Milagro Silver is an affordable, light, and mild tequila that’s a good entry-level bottle for drinkers new to the spirit.
Classification blanco tequila
Company William Grant & Sons
Cask stainless steel
Still Type copper pot and column
Awards Silver, 2020 International Wine & Spirits Competition
All tequilas are distilled twice, but Milagro is distilled a third time, giving it a lighter, milder (some would say “smoother”) flavor, which makes it an easy blanco to sip.
Some tequila drinkers, especially those who are new to the category, can find the vegetal notes of agave off-putting. Milagro is relatively sweet and light on agave flavor (although it’s more pronounced on the nose), making it a fine entry-level tequila.
Its light, sweet flavor tends to disappear in cocktails; it lacks some of the backbone needed to make a great mixer.
Color: Clear, with thick “legs” that run fairly slowly down the side of the glass
Nose: Mild and pleasant vegetal notes of roasted agave, underscored by sweet notes of butterscotch and caramel
Palate: Sweeter than the nose, with vanilla, anise, and spearmint notes at the fore. Subtle dark chocolate and agave notes intensify the longer it’s held on the tongue, with a slight astringency on the swallow.
Finish: The chocolate and agave notes come on more strongly as the sweeter flavors quickly dissipate.
Milagro was launched in 1998, just as tequila was making the transition from a party drink to a highly regarded sipping spirit. It rode the tequila wave successfully, with the founders selling the brand to spirits conglomerate William Grant & Sons in 2006. The agave from which Milagro is distilled comes from the highlands of Jalisco, which generally produces a lighter, softer, and sweeter finished product than Lowlands tequila. Milagro Silver is no exception: It’s quite sweet, with vanilla rather than agave being the dominant flavor, and the peppery spice common to tequila almost nonexistent.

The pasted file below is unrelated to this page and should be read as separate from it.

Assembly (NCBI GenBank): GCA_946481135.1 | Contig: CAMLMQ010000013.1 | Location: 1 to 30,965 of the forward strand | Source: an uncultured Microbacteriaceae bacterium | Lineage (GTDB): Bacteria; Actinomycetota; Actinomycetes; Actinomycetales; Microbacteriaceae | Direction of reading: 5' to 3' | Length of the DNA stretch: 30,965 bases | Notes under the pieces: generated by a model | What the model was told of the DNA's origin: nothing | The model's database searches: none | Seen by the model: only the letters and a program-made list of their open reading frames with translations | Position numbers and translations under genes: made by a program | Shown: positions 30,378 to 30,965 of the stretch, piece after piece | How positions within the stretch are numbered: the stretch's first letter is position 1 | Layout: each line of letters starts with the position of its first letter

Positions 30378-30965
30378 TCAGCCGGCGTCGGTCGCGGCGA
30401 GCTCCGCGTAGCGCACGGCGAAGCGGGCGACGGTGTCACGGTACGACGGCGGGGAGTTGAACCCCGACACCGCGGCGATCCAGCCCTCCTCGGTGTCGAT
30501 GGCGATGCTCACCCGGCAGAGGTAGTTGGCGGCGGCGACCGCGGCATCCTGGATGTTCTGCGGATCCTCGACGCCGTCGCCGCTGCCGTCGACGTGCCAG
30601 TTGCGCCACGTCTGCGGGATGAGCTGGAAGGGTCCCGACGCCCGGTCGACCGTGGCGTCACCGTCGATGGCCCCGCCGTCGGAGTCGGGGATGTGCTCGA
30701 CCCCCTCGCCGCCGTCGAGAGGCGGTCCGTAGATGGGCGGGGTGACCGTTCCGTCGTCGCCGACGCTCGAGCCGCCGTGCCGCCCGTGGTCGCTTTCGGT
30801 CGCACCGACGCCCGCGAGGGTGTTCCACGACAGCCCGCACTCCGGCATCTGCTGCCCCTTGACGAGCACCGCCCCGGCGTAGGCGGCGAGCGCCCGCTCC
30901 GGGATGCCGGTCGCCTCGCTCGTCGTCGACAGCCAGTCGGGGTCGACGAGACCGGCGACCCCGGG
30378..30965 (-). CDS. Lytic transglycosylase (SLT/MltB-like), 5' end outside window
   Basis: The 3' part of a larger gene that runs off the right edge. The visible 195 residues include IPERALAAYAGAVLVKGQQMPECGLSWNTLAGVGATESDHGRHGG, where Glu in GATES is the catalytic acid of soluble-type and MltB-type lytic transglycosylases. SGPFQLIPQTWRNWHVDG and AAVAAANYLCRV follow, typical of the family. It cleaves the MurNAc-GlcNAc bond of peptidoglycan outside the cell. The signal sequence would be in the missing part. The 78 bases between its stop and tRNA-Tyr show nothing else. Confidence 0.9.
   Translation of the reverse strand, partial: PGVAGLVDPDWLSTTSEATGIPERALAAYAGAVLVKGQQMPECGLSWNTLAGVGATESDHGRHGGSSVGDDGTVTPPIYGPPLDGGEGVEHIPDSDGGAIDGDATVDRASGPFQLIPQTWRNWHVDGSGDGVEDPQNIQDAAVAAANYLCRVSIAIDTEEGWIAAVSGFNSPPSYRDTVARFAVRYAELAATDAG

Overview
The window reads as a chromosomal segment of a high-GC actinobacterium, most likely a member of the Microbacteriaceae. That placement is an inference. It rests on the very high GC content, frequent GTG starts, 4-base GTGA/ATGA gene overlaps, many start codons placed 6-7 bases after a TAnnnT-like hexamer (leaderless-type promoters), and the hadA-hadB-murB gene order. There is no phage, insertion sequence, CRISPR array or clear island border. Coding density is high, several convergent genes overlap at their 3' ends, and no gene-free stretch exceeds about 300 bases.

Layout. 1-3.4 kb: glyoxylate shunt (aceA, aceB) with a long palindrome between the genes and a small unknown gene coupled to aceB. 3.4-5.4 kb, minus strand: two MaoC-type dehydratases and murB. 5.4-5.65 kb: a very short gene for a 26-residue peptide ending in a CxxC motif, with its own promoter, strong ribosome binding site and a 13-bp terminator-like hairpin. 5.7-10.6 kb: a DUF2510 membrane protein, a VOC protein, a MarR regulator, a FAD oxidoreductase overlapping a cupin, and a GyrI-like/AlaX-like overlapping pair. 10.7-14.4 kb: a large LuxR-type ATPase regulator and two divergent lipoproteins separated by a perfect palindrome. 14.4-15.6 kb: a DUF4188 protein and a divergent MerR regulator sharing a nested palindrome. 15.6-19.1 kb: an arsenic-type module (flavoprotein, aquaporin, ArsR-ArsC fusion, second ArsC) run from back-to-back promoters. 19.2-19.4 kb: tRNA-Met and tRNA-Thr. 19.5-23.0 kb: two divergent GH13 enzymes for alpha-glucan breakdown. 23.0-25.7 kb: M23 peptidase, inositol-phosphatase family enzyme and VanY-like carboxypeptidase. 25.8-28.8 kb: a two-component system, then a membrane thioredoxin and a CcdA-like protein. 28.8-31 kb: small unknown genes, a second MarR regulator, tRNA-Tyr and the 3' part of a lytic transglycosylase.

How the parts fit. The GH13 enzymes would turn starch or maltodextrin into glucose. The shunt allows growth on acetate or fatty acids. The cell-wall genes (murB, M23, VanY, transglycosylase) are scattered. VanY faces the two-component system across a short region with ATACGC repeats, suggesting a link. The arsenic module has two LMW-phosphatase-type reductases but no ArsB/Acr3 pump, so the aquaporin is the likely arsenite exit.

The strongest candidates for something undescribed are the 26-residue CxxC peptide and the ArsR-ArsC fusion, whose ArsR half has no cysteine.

Milagro Silver isn’t a bad sipper if you’re looking for something light and easy, but as a mixer, those sweet and delicate flavors tend to get lost in the shuffle. Adding a little extra tequila to a Margarita can help somewhat, but the ideal solution would really be to find a more flavorful tequila, whether it’s Milagro’s own Select Barrel Reserve expression or other brands like Espolon or Olmeca Altos.
At $25 to $30 for a bottle, Milagro Silver is relatively economical, making it a good bet for the next time you’re throwing a party and whipping up a bunch of cocktails. The drawback is that this tequila isn’t going to make those cocktails really shine. There are far worse blanco tequilas out there, and this one falls in the middle of the pack. If you have it, use it and enjoy it. If you’re looking to buy a fresh bottle, there’s better to be had.
Two Mexico City college students, Danny Schneeweiss and Moises “Moy” Guindi, saw the premium vodka market taking off in the ’90s and thought, why can’t we do this with tequila, too? In 1998, Milagro—so named, legend has it, because Danny and Moy called it “a miracle” when they first tasted it—was born.